From Brand to Branding

by Chris Kenton on April 12, 2005

Out of the frying pan and into the fire. I posted my final Business Week column on the meaning of brand–I’ll post a link here when it goes live–wrapping up my argument for a concrete definition, while unavoidably opening another can of worms. If a Brand is a tangible symbol that distinguishes one company’s products from all competitors, what is Branding?

A couple of years back, when The Industry Standard was still a 150-page print magazine (remember that?), I had an animated discussion with one of the editors about "branding". They had done a special section on the topic, and every single one of the articles was on advertising. At the time, my company was heavily engaged in interactive development, and I was making the argument that the creation of an online experience was every bit as important a branding activity as advertising–in fact, for some companies, it’s the most important activity. Yahoo, eBay and Google all became household names because of the experience they delivered, not their snappy ads–which didn’t even begin until after they had made their mark.

I’ll still make the same argument today–although I no longer try to claim that the experience you create *is* your brand. Your brand is still the symbol, but the experience enhances the value of the symbol, both for you and your customer. In fact, all of the activities that a company engages in to maximize the value of the company/customer relationship, in my mind, fall in some way under the category of branding. Take Customer Service as an example. To some degree, Customer Service is just Customer Service–it’s providing accountability for a product according to the service contract. But to the extent the company realizes Customer Service is a critical touchpoint with valued customers, and invests in going beyond basic accountability to try and influence the customer’s perception of the company–by having intelligent operators answer the phone, by offering a replacement product, whatever–any returns on that investment accrue to the brand.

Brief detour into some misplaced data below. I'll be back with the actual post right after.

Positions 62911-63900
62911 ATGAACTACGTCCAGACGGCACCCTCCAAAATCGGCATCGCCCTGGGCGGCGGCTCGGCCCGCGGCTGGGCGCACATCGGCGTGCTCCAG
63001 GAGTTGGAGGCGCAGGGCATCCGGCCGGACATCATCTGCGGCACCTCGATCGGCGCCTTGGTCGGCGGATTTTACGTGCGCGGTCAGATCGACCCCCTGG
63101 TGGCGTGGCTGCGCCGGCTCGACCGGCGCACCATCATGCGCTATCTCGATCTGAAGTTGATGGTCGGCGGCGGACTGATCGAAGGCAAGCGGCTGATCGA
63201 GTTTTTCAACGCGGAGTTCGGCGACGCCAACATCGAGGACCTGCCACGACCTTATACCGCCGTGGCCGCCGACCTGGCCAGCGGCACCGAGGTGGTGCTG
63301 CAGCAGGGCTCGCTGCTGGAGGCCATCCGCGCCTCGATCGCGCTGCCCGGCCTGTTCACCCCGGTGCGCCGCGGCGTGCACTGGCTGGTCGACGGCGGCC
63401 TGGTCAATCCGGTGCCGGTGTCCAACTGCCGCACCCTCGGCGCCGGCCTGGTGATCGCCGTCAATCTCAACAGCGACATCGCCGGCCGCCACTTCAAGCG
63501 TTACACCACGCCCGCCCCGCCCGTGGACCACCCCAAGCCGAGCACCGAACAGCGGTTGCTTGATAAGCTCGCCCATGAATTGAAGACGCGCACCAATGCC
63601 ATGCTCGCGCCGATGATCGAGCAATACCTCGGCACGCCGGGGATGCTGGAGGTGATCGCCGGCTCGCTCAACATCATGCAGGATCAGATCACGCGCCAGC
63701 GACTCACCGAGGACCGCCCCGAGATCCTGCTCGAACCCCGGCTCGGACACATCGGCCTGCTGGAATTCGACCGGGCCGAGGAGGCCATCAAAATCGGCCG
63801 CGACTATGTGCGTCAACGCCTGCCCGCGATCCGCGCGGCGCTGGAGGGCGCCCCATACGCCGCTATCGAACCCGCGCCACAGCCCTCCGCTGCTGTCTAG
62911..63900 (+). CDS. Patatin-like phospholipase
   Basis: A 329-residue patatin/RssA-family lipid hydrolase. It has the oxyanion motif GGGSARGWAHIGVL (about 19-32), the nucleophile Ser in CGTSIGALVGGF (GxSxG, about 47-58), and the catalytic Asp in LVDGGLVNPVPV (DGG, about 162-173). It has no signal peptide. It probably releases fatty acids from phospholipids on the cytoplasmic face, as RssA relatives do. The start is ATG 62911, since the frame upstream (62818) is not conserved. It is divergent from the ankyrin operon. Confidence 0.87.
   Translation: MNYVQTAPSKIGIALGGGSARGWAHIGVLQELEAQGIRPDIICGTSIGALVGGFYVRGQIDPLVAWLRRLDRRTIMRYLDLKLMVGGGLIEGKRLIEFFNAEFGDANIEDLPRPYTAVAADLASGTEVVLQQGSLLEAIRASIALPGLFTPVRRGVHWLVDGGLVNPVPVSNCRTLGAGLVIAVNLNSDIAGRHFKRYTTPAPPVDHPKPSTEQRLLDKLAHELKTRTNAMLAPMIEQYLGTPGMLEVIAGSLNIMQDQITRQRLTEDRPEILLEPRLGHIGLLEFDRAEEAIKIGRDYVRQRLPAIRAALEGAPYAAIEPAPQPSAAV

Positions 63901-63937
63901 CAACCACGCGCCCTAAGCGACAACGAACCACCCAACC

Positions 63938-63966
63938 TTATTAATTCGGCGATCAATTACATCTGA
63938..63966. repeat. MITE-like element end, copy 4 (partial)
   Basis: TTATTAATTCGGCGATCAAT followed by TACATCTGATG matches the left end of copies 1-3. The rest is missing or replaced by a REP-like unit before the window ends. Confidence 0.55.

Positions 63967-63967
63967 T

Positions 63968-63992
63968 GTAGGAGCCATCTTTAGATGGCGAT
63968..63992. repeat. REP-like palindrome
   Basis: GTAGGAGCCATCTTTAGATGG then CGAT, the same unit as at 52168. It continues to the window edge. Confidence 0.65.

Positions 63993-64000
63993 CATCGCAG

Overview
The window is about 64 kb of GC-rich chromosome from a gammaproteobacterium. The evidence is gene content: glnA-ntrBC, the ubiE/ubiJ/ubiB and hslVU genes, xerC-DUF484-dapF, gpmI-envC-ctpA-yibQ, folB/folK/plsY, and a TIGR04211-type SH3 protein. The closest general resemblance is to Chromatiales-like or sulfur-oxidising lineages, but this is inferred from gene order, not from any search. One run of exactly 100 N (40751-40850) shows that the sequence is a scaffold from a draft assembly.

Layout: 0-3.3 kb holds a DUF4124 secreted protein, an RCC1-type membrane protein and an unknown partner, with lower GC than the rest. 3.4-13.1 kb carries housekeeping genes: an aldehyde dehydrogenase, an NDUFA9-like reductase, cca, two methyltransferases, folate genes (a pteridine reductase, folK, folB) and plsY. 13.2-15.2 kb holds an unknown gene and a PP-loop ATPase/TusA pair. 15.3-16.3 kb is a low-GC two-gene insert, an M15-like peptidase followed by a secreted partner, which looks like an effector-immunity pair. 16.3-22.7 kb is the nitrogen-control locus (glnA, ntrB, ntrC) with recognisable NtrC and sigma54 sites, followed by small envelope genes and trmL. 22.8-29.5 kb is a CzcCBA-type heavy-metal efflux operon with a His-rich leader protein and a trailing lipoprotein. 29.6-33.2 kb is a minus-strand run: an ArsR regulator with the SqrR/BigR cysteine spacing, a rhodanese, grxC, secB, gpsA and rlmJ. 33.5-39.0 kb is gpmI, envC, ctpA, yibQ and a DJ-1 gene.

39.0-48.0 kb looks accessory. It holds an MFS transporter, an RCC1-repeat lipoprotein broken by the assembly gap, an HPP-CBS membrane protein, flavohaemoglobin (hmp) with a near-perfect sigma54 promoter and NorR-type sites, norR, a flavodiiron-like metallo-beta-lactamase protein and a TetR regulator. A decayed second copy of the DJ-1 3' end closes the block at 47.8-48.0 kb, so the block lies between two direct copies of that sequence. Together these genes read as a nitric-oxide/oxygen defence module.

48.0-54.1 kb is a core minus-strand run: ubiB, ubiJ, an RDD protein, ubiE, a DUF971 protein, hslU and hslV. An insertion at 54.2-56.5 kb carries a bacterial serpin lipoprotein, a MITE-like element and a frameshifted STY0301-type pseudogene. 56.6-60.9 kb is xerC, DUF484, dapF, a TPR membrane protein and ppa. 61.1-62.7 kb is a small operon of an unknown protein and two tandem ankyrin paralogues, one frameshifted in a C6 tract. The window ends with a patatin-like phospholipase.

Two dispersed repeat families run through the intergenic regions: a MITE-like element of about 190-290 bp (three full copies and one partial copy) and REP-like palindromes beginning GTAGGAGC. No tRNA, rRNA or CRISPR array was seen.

So, what is the definition of "branding"? No help from the AMA here, they don’t have it in their dictionary. If you use Google’s helpful "define:" command, you come up with a reasonable grabbag of definitions –many of which simply revert to "brand". But building on the original cowboy definition of brand as the symbol, and branding as the act of applying the symbol, we could follow the same approach in business:

Branding is the set of activities that serve to create or build the brand.

As most companies know today, the relationship with the customer permeates far more of the company’s operations than just marketing, sales and service. For some companies, the way you answer the phone is key, for others, it’s the way you drive your trucks. For some companies it’s your Web site experience that influences customers most, for others it’s the fact that you invest some of your profits in charity. While some activities are pure acts of branding–like advertising–others may be more subtle but equally important. Whatever the activity is, to the extent you go beyond the function of the activity itself to try and improve your relationship with customers and prospects, it is, I would propose, branding–the activity is designed to add value to your brand.

I can already hear the mail coming. If you know of a solid and authoritative definition of branding, please let me know and I’ll post it. If you have a good argument for why branding should be more limited, or more expansive, likewise. There’s a lot of ground to cover…

{ 1 comment… read it below or add one }

Errol Saldanha April 16, 2005 at 12:23 pm

Christopher,

In response to the confusion around branding, I launched the following web site…

brandingbranding.com has a singular mission: to help develop a COMMON DEFINITION of the term branding. A number of solid definitions have already been posted… http://www.brandingbranding.com

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